Restoring and protecting Sand Run Metro Park (part III)

Summit Metro Parks
3 min readFeb 6


This is the third in a series of posts about significant grant-funded improvements to protect the roads, trails and wildlife of a well-loved park. Read Part I and Part II.

This non-natural waterfall near Mingo Lodge is a barrier to fish migration and will be removed during this final stage of work. Photo by Kevin Lanterman.

On February 7, 2023, the park district will resume work along Sand Run Parkway to protect infrastructure, enhance wildlife habitat and control stream erosion. This project is made possible with $4.6 million in state and federal funding.

In addition to aging infrastructure, Sand Run Metro Park’s roads, trails and namesake stream are facing two significant challenges:

  1. Because the Sand Run is located in an area that has been highly developed with homes, shopping centers and roads, stormwater runoff has created significant erosion in the park and destabilized the stream’s banks.
  2. Over the decades, infrastructure such as roads, culverts and pipelines have been built as the surrounding communities were developed, creating migration barriers that make it extremely difficult for fish to travel freely throughout the waterway.

In Phase I of the project, Summit Metro Parks utilized Clean Ohio grant funding to remove a bridge in need of repairs located along the Jogging Trail and replace it with a larger culvert running under Sand Run Parkway. This will create a more sustainable long-term solution while also allowing fish and other critters to travel more freely in this section of the stream.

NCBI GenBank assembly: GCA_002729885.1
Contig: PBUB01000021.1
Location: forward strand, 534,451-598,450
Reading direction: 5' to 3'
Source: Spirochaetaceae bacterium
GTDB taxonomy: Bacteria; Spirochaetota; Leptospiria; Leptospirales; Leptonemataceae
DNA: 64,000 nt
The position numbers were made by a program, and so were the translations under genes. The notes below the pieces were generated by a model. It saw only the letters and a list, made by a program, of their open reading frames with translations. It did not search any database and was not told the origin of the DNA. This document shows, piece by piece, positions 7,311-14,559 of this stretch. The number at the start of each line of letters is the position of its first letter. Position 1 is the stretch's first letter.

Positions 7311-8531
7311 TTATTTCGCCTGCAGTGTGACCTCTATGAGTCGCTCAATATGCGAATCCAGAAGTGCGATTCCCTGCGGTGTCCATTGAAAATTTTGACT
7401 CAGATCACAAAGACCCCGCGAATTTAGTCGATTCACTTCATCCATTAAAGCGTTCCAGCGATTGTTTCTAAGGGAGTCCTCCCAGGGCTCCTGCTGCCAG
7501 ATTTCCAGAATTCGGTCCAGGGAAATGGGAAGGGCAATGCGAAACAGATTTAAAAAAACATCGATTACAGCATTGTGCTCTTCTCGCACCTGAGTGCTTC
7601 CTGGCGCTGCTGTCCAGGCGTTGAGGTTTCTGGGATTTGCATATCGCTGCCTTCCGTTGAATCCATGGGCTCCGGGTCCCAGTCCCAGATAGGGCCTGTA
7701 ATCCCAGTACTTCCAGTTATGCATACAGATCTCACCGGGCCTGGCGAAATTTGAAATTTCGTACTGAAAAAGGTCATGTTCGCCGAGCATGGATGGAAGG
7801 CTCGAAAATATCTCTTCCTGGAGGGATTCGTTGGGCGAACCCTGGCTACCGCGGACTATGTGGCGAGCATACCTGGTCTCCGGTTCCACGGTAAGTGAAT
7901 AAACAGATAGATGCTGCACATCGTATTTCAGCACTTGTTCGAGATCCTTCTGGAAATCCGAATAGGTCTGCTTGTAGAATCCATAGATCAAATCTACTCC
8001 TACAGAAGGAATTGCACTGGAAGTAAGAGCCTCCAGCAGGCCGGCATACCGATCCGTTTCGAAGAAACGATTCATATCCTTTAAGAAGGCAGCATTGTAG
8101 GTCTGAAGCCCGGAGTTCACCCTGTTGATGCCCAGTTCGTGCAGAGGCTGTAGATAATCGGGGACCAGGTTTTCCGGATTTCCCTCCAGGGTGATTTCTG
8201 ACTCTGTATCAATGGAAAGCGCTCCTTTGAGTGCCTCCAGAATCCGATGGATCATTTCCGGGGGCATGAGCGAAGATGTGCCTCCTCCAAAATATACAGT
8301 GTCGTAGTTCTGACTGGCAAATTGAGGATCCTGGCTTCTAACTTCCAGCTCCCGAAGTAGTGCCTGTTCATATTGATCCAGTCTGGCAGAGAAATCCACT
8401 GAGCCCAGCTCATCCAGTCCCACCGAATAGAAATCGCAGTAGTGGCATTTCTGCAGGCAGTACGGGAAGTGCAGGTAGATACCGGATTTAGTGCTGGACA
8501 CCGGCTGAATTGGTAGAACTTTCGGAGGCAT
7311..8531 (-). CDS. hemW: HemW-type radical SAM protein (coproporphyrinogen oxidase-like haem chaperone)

This new culvert replaces an aging pedestrian bridge and allows for safe wildlife passage under the road.

Phase IIa addressed projects to control erosion throughout the park and additional in-stream habitat improvements.

In Phase IIb, the park district will take further steps to protect infrastructure and will remove two major migration barriers: one near Mingo Lodge (pictured at top) and another behind the service center building. Proper fish habitat provides the right environment for fish populations to successfully reproduce, raise young and hide from predators. Man-made alterations over time have impacted the quality of fish habitat in Sand Run stream and have created barriers to their migration. Thriving fish populations affect both wildlife and humans alike.

During the current and final stage of work, Sand Run Parkway will be closed from Sand Run Road to the Shadowfield parking lot for Sand Run stream restoration. Shady Hollow Lodge will be accessible for rental events. Mingo Lodge will not be accessible during construction. The parkway may open evenings and weekends when crews are not working and it is safe to do so. Work is currently expected to conclude in mid-July.

This article is the third in a series to keep Summit County residents informed on progress towards restoring and protecting Sand Run Metro Park. Stay tuned for more updates and tips for getting involved!



Summit Metro Parks

Summit Metro Parks manages 15,000 acres, 16 parks, three nature centers and more than 150 miles of trails. Find more at